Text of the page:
The systems at the core of the brain that govern the basic functions of the body like breathing, temperature control and heart rate are investigated to better understand and prevent a number of diseases.
The brain regulates body temperature, keeping it within a narrow range. The consequences of failure can be life-threatening: elderly people with impaired temperature regulation frequently die of heat stroke during heat waves. The group is studying the pre-optic area in the brain, which is the master temperature controller, the signals the skin sends regarding temperature, and brain temperature itself as a complex combination regulating body temperature.
Heart failure is a serious condition with a high mortality rate. It afflicts 300,000 Australians in any year. Current treatments can improve symptoms and delay the course of the disease, but they cannot cure it. Australian researchers made the important discovery some years ago that in patients with heart failure, the nerves that stimulate the heart to beat harder and faster (cardiac sympathetic nerves) are activated to a much greater extent than sympathetic nerves to other parts of the body. This overactivity exacerbates the disease process and can trigger sudden death. The brain is known to drive these nerves, and our group’s aim is to understand why they are overactive in heart failure.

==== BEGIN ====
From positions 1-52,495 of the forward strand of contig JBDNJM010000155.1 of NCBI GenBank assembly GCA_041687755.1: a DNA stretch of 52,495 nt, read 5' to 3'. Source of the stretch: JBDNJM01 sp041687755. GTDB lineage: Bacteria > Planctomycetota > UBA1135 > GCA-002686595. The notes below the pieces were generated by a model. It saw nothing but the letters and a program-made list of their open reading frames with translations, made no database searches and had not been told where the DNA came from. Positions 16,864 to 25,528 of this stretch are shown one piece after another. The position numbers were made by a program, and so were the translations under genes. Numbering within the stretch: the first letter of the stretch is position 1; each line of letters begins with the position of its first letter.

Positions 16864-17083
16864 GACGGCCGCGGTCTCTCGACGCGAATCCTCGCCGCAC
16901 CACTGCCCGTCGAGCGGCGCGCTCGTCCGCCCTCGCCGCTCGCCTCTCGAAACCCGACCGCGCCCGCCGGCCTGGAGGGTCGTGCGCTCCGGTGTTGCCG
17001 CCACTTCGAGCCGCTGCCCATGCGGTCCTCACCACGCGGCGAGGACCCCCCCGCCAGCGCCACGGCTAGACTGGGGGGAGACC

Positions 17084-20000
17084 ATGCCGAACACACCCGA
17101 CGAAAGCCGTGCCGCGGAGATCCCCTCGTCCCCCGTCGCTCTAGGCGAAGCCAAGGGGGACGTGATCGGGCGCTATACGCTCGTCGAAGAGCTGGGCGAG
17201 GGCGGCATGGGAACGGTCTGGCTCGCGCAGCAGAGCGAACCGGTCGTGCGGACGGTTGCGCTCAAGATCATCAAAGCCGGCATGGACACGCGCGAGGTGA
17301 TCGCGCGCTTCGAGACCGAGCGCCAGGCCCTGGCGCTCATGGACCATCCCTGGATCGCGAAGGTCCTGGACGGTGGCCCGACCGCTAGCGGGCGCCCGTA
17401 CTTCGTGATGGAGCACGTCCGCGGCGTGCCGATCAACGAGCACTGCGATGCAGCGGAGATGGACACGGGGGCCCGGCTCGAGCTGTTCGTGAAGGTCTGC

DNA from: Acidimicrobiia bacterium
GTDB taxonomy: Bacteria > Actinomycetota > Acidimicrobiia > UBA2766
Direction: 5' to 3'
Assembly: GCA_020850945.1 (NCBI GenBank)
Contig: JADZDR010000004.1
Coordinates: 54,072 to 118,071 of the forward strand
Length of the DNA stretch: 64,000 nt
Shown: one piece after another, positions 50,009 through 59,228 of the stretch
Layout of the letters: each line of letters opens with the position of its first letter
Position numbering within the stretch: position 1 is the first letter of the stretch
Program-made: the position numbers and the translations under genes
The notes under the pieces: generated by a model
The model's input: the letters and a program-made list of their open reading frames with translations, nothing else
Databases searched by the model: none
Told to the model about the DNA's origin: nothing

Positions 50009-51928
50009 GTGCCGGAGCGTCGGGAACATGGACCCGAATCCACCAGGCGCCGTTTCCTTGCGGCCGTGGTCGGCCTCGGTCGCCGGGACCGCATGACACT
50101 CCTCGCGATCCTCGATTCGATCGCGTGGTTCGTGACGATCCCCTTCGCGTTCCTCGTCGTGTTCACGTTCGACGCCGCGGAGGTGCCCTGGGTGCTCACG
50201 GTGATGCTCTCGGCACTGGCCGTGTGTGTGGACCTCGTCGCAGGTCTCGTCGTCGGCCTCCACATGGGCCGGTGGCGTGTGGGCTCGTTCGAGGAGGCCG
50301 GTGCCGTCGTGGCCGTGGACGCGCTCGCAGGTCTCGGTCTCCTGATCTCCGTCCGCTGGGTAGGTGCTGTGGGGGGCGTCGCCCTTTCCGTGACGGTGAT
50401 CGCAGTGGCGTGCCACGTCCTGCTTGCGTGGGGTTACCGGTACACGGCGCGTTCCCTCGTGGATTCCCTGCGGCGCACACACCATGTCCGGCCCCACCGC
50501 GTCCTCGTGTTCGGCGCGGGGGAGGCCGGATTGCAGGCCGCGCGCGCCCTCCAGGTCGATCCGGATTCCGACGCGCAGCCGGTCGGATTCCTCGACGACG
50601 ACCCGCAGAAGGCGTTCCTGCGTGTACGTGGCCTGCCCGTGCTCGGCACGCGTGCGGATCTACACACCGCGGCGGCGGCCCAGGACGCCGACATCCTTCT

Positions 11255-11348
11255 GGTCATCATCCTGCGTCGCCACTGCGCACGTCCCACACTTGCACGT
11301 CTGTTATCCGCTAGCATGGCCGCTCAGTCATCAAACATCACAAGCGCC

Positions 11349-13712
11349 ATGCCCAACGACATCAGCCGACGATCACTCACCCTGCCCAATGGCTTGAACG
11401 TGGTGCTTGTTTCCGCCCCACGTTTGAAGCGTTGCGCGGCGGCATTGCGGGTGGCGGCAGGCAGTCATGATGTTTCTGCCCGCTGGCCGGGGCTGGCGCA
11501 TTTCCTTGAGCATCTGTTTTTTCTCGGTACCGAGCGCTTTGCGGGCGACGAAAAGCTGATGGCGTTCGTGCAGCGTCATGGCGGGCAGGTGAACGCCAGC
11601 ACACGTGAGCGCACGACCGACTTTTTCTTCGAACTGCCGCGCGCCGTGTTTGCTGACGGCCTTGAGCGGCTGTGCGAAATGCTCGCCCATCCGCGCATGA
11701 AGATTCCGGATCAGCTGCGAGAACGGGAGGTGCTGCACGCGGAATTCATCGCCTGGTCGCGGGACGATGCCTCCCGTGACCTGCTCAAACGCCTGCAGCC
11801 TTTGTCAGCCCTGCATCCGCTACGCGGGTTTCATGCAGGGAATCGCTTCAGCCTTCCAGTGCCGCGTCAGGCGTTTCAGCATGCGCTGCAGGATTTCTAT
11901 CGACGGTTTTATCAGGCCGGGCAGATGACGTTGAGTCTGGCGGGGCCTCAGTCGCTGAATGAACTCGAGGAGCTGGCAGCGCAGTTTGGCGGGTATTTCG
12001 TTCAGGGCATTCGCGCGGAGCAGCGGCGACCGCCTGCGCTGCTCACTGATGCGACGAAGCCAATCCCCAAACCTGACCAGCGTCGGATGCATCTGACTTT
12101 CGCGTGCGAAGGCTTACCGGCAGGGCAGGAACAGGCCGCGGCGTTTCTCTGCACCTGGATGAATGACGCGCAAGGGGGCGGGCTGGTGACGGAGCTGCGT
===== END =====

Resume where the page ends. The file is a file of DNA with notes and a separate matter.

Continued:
Based on animal models, it has been known for some time that hyper-excitability of neurons in the cerebral cortex of the brain is a prime cause of epilepsy. Until recently, it has not been possible to investigate this in humans because of an inability to study cortical excitability non-invasively. Using a technique known as Transcranial Magnetic Stimulation (TMS), it is now possible to stimulate the brain. Our research has been able to confirm from animal models that hyperexcitability of cortical neurons does underlie epilepsy, and that the pattern of hyperexcitability differs depending on the type of epilepsy displayed.